I was as afraid as I had ever been. This was not the fear that I like to seek out and believe makes me a better person. The fear that comes from anxiety and regular human worry. This was a fear that something beyond my control could at any moment turn my lights off forever. I was entirely aware of this fear and yet somewhat paradoxically I did not feel afraid. I knew that now all I could do was get down the mountain and that it was a waste to think of anything else. I went into a sort of trance state where I focused on nothing except getting down. As rocks whizzed by me no more than 30 feet away I hardly paid them any attention. I turned into a robot stumbling down the mountain as quickly as I could. 

After roughly an hour I had escaped the worst of the descent and found a rock large enough to shelter me from any falling up above. I took a much-needed break and only then did the ordeal of what just happened hit me. I mostly felt anger at myself for getting into that situation but also frustration at the mountain itself. It now felt alive in a physical sense as well. Each rock that came shooting down the slope was a message being conveyed that today was not my day. 

Before my climb, while I was eating breakfast that morning I watched a short film titled Earthside. The film featured Hilaree Nelson who passed away last year climbing on Manaslu. In this moment of intense and unpleasant frustration for me, I thought of something she had said towards the end of the film. 

Being up high it feels like you’re so close to whatever it is that separates our spiritual world from our physical world. The higher you get in elevation the thinner the air gets, and I mean that metaphorically more than physically.

As I looked out over the mountains now a few thousand feet below me I took note of the fact that each mountain, the higher it rose in the sky, became more and more clear from the haze now filling the valleys. I know that this is a totally regular phenomenon caused by various environmental factors, but I am choosing to believe that what Hilaree said is also true. That there is an unexplainable spiritual aspect to the mountains. That the higher we climb, the closer we get to something that unlocks a part of the human experience that we simply do not understand but need nonetheless.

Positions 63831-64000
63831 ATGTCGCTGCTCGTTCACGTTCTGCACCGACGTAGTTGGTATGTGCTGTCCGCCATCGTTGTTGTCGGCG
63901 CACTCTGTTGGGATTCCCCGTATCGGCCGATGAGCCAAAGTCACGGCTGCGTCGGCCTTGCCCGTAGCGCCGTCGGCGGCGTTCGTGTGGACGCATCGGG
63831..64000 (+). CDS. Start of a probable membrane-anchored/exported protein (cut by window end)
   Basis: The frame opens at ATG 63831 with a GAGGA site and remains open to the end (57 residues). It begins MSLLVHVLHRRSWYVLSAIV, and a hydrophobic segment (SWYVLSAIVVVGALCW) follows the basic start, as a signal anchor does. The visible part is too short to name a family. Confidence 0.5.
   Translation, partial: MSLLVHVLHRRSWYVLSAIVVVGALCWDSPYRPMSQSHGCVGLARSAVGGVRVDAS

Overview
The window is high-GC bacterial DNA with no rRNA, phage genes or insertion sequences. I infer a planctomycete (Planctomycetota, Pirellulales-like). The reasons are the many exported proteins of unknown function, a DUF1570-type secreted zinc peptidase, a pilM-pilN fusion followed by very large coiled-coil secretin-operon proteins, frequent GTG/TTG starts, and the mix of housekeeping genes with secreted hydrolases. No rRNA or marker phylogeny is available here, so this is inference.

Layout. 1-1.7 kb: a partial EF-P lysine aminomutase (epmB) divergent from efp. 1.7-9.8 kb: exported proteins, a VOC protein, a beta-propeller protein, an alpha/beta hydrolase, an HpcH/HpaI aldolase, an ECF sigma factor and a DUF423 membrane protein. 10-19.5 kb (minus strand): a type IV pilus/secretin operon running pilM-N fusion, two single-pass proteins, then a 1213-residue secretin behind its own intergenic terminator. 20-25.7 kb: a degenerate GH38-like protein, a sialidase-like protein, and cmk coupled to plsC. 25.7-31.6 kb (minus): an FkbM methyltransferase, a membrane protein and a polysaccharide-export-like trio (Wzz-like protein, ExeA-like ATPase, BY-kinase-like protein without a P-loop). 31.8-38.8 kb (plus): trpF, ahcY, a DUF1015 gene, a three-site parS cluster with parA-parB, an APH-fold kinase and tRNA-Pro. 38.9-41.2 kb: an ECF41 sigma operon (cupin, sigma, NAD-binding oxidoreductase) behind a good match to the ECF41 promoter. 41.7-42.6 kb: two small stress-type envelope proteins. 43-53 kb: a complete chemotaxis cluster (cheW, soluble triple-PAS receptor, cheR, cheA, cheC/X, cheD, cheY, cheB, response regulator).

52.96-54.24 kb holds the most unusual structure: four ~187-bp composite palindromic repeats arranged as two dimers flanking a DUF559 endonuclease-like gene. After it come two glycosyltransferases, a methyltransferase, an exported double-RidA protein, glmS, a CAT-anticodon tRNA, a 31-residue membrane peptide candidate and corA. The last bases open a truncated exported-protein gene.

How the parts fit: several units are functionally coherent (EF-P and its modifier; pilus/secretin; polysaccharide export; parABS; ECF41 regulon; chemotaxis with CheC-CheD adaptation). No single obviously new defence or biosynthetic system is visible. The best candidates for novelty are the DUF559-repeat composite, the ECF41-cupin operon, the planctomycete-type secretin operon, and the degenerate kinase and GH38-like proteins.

Having had this moment of intense reflection all my frustrations with the mountain vanished. I instead focused on how incredibly lucky I was to be in such a position. I appreciated that the mountain had allowed me to get so far and taught me valuable lessons both physically and mentally. I allowed myself to enjoy the solitude for a few more minutes before starting up again and returning safely to the base of the mountain. 

Mount Shasta as a whole felt more spiritually enriching than possibly anywhere I have been before. As I drove away I thanked the mountain for allowing me to visit and reinvigorating that side of me which I had been neglecting for the past few weeks. I again felt extremely thankful. Shasta will forever have a special place in my heart and I cannot wait to return one day and attempt yet again to stand atop its summit. 

I spent the next week visiting friends and family in Northern California before heading to Lone Pine which acts as the gateway to Mount Whitney, my next big objective. Shasta had prepared me well both mentally and physically for what would be my biggest outing in the mountains to date. I was as excited as ever to keep climbing mountains and reaching for that spiritually charged air that resides only a few thousand feet above us.

Music from this time: 

“The Fade Out Line” – Phoebe Killdeer

“Evangelina” – Colter Wall

‘So Long Forever – Acoustic” – Palace